Protect Yourself, Your Community and the NHS by Getting the Flu Vaccine

Media release from Nottinghamshire County Council: It is more important than ever to get the flu jab this year. With Covid-19 still circulating, Nottinghamshire County Council is encouraging residents to help reduce all avoidable risks by getting the flu vaccination.

Flu jabs help to protect the most vulnerable people from getting flu, including those aged 65 and above, pregnant women, children and adults with an underlying health condition and people with weakened immune systems.

The vaccine is free to anyone who falls into one of these categories, and Nottinghamshire County Council’s Chairman of Adult Social Care and Public Health Committee, Councillor Tony Harper, along with public health officials, is encouraging people to take up the free vaccination.

Councillor Harper, Chair of Adult Social Care and Public Health Committee at Nottinghamshire County Council, said: “The flu vaccine is the best protection we have against an unpredictable virus.

“The best time to get your vaccine is in the autumn before flu starts circulating. It does not give you flu but will reduce the risk of catching flu or spreading it to others. If you had the vaccination in the past, that will not protect you as the flu strain changes every year, so you need to have a new one this year.”

This year, the free vaccination has been extended to school children up to year 7 to help protect them and prevent them from spreading flu to people who are more vulnerable. Children are given a nasal spray instead of an injection, those aged two or three will be invited to be vaccinated at their GP surgery and school children will be given the spray at school if their parents give consent via an electronic form.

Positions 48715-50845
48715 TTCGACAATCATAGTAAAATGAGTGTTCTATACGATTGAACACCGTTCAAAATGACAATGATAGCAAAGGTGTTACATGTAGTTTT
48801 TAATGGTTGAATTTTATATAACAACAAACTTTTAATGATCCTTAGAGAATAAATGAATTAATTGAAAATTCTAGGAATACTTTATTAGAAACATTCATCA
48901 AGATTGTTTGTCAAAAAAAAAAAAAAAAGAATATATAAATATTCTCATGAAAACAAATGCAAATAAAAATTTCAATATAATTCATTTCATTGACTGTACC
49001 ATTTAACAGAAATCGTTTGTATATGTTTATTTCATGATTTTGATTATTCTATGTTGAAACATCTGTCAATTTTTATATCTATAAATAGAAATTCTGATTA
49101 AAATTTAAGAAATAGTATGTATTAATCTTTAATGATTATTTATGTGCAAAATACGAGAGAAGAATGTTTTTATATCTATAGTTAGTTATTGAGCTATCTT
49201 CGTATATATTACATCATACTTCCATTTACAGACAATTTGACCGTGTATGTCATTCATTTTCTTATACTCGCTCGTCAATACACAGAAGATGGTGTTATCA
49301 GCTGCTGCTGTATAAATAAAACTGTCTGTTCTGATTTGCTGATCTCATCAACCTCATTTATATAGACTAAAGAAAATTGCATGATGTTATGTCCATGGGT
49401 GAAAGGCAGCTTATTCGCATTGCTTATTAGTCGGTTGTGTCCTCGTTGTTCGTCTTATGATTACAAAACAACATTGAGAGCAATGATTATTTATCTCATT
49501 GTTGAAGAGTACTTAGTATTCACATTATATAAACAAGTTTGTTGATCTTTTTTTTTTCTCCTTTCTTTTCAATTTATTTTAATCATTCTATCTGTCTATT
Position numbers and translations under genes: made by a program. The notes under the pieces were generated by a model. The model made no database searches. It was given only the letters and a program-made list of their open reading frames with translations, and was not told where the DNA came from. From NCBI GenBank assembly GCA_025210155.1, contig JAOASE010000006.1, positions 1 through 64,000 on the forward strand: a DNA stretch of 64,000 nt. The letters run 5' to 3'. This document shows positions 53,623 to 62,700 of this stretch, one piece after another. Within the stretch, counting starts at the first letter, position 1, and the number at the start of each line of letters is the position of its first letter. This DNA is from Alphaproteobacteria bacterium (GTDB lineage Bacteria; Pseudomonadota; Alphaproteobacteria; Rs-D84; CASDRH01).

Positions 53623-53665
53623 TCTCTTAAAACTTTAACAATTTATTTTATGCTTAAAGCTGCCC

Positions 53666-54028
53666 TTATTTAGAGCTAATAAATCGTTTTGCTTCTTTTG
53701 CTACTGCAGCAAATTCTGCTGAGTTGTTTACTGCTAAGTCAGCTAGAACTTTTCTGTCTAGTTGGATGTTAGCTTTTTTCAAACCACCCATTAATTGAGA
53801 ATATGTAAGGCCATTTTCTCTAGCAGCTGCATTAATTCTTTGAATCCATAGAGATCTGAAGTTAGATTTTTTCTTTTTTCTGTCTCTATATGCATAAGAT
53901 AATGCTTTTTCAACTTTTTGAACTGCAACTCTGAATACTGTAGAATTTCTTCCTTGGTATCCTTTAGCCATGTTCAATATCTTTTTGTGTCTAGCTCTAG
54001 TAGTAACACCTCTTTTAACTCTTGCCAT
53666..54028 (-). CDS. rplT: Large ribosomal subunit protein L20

Nottinghamshire County Council continues to offer the free vaccine to its front-line staff who work with the most vulnerable people in the community, such as social care workers and meals at home delivery drivers.

Later in the year, the flu vaccine may be given to people aged 50 to 64. More information will be available later in the autumn.

Councillor Harper added: “As well as getting the flu vaccine, there are other ways to stay safe this winter. It is also important to wash your hands often with warm water and soap, use tissues when you cough or sneeze and bin used tissues as quickly as possible. This will help stop the spread of both the flu and coronavirus.

“Getting the flu jab will help to protect the NHS, social care, the local community and your loved ones.”

Those who fall into the vulnerable groups are eligible for the free vaccine at their GP or local pharmacy. Anyone who is not eligible for the free vaccine can pay for it at their local pharmacy. Find out more at

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